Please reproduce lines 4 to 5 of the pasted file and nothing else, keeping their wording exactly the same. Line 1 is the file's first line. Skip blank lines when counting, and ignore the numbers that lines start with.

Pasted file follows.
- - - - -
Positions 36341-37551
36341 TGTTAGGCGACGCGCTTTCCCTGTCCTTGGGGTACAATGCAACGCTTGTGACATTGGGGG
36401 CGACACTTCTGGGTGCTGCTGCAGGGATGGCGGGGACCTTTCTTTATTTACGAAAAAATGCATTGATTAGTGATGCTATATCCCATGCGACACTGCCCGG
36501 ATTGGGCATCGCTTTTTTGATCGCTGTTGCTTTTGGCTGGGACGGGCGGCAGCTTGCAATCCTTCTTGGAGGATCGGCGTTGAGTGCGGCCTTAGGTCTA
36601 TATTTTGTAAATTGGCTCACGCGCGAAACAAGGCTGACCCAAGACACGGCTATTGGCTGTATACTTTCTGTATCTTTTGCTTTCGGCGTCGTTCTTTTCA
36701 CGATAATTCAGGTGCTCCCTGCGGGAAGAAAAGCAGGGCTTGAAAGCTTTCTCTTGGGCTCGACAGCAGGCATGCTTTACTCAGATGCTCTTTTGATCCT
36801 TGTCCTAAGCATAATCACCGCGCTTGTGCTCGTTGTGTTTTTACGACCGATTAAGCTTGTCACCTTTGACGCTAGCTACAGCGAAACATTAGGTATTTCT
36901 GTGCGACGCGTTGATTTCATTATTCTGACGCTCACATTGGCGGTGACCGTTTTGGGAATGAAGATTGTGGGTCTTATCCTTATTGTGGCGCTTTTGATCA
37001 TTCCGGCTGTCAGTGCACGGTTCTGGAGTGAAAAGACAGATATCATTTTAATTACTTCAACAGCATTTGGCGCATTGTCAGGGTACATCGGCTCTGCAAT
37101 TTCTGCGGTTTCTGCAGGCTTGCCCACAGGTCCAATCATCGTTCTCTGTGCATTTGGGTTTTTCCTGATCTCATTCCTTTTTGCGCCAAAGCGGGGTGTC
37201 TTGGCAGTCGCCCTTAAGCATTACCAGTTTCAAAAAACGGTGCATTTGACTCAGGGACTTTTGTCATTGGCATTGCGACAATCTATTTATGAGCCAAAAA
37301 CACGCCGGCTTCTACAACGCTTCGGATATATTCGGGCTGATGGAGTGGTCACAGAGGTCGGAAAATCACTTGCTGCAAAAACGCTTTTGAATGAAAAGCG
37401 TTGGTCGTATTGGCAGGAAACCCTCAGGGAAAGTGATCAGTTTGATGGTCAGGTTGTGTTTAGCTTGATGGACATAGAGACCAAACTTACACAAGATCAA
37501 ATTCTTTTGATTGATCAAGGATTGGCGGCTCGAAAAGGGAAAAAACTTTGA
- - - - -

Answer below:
36501 ATTGGGCATCGCTTTTTTGATCGCTGTTGCTTTTGGCTGGGACGGGCGGCAGCTTGCAATCCTTCTTGGAGGATCGGCGTTGAGTGCGGCCTTAGGTCTA
36601 TATTTTGTAAATTGGCTCACGCGCGAAACAAGGCTGACCCAAGACACGGCTATTGGCTGTATACTTTCTGTATCTTTTGCTTTCGGCGTCGTTCTTTTCA